A Chinese submersible carrying three men has touched down on the bottom of the Mariana Trench – the deepest part of the ocean – after diving 10,909 metres (35,790 feet), according to Chinese state media.
The Fendouzhe, or Striver, broke the country’s record for the deepest crewed dive yesterday after spending nearly four hours descending in the western Pacific Ocean, reported Beijing’s state broadcaster CCTV.
The expedition was set to help China explore the abundant natural resources in the deep sea by assisting scientists to draw a ‘treasure map’.
A screenshot of a news clip from China’s state broadcaster CCTV shows the Fendouzhe, or Striver, getting ready to dive into the Pacific to reach the bottom of the Mariana Trench
The picture released by CCTV shows the three researchers aboard of the Fendouzhe each holding a food bowl after descending in the ocean for nearly four hours with the submersible
The Fendouzhe dived into the ocean at 8.20pm GMT on Monday and landed on the seabed at 12.12am GMT on Tuesday, CCTV said.
It stayed at the bottom of the trench for more than six hours to collect marine samples and document the surrounding landscape, the official news channel said.
Its journey is shy of the deepest-ever manned dive by 18 metres (59 feet).
The current world record is reportedly held by Victor Vescovo, an American explorer who claimed to have reached a depth of 10,927 meters (35,853 feet) in the Mariana Trench in May 2019.
Chinese engineers finished developing and assembling the Fendouzhe in February, having started on the project in 2016.
The watercraft completed 25 tasks during a three-month experiment from March to June, according to a previous CCTV report.
A CCTV news clip shows the Fendouzhe diving down the ocean in the record-breaking journey
A screen in the Fendouzhe’s control room shows the vessel has dived 10,909m (35,790ft)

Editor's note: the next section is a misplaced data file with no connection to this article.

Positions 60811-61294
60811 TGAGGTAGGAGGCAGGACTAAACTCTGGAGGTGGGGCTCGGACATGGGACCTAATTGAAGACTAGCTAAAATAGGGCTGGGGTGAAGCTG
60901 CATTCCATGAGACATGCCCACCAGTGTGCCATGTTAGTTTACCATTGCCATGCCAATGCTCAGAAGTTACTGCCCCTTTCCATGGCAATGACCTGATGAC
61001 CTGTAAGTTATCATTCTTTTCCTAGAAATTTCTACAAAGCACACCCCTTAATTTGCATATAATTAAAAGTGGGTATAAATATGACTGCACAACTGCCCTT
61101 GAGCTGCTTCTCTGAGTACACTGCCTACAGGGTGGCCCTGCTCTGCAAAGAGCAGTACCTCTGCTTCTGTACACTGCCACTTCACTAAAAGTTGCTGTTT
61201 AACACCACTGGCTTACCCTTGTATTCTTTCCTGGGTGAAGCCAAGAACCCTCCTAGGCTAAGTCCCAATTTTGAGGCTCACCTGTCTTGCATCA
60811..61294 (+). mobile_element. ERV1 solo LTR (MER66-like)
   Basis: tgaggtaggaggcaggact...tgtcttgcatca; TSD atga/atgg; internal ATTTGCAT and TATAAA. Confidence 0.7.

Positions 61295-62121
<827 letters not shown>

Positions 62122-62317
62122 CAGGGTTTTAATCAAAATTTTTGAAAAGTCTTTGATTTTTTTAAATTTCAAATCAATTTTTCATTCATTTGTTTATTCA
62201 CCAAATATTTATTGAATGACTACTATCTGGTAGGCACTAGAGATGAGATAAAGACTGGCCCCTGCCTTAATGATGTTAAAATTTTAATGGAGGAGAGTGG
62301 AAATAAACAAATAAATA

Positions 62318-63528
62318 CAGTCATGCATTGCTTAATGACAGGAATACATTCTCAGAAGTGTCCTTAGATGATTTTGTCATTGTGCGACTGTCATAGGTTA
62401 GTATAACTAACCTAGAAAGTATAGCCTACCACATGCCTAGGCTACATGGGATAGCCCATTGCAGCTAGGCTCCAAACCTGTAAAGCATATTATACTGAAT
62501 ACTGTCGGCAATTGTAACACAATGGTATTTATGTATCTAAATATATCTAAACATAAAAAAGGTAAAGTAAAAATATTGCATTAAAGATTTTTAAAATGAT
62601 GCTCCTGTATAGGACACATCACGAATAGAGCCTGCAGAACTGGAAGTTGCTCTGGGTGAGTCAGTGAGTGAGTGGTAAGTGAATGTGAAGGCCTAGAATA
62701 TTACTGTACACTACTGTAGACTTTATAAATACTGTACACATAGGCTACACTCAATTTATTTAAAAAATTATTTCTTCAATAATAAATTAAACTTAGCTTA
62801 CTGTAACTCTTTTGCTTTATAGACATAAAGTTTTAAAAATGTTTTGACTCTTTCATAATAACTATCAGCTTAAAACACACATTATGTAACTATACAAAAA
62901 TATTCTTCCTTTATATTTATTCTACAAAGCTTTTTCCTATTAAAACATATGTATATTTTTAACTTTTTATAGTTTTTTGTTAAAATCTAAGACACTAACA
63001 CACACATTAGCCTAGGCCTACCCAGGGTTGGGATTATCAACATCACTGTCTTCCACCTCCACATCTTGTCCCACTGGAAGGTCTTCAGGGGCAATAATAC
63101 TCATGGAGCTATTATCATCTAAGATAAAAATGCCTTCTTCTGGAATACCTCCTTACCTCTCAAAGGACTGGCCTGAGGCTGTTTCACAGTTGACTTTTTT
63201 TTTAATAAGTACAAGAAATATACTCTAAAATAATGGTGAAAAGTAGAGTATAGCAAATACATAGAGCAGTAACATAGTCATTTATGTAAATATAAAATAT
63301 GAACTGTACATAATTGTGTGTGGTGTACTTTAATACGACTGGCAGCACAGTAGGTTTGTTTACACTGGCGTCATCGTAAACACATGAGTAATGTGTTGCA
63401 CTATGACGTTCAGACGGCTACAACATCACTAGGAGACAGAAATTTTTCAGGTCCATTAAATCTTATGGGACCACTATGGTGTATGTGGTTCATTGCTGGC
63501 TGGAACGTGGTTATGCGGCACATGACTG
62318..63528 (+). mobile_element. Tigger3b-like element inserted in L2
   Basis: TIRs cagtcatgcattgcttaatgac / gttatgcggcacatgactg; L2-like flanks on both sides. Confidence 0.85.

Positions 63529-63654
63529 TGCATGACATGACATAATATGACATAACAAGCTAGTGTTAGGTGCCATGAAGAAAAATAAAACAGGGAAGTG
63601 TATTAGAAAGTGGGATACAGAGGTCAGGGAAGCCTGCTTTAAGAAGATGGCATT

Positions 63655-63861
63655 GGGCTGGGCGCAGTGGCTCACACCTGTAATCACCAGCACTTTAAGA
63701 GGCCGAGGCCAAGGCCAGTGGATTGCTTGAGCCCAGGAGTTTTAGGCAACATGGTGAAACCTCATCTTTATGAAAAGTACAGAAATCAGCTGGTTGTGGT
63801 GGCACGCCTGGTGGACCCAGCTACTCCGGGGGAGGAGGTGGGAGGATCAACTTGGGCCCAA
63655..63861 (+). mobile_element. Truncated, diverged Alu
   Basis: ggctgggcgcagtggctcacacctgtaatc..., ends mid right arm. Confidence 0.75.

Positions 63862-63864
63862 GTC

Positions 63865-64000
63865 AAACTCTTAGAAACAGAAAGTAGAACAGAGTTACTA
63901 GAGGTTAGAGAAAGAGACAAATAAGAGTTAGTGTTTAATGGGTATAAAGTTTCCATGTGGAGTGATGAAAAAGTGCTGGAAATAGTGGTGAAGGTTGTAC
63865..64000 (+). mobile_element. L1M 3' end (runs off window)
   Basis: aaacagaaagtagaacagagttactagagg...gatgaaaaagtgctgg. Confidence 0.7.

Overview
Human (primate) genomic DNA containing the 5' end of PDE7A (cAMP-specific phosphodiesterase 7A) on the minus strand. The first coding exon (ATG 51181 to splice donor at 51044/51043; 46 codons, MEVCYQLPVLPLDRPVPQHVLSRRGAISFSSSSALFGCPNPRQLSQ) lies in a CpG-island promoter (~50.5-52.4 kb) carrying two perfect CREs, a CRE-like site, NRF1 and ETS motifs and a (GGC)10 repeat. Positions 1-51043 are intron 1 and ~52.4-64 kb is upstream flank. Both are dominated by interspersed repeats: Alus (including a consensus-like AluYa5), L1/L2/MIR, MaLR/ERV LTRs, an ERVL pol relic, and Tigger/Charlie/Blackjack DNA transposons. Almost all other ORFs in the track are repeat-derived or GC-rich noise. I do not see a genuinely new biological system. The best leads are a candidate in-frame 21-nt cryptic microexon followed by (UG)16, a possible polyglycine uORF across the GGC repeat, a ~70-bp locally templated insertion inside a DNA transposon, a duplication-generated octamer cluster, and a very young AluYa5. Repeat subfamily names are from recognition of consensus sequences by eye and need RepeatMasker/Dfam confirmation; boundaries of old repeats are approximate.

After setting off with two motherships and an exploration team from southern China’s Sanya city on October 10, the vessel reportedly plunged 10,058 metres (32,998 feet) in an experiment on October 27 before achieving the latest feat.
Following the four-hour mission, the three researchers aboard sent back a group photo, which showed each of them holding a bowl of food.
Speaking to a CCTV reporter from the bottom of the Mariana Trench, one of them said: ‘All of us three are feeling very well, and we are currently testing the functions of the robotic arms.’
The explorer continued: ‘The bottom of the sea is incredible.’
The submersible is capable of filming its surroundings and gathering samples of the rocks, seawater, marine creatures and plants using its robotic arms.
Ye Cong, the chief engineer of the Fendouzhe, told CCTV: ‘It took [the Fendouzhe] less than 200 minutes to reach the bottom of the sea.
‘The submersible travelled on the seabed and carried out relevant works. The overall performance of the entire submersible was very stable.’
The ‘Deep-sea Warrior’ (pictured) is China’s second manned deep-sea submersible. It was expected to visit the deepest point in the Mariana Trench following a series of experiments
Mr Ye is also the chief engineer of China’s deep-sea submersibles project, a programme set up in 2016 to develop some of the world’s most advanced ocean-exploring machines.
He previously claimed that exploring ocean trenches could help scientists draw a ‘treasure map’ for the bottom of the sea, signalling the country’s ambition to search for natural resources in the most mysterious parts of the world.
Another Chinese crewed submersible, Shen Hai Yong Shi or ‘deep-sea warrior’, was expected to visit the deepest point in the Mariana Trench following a series of experiments, state-run news outlet The Global Times reportedly earlier his year.
The machine was set to take on the Challenger Deep, which has an estimated depth of 11,033 metres (36,200 feet).
Probably the most alien part of the earth, the Challenger Deep remains largely unknown to humans.
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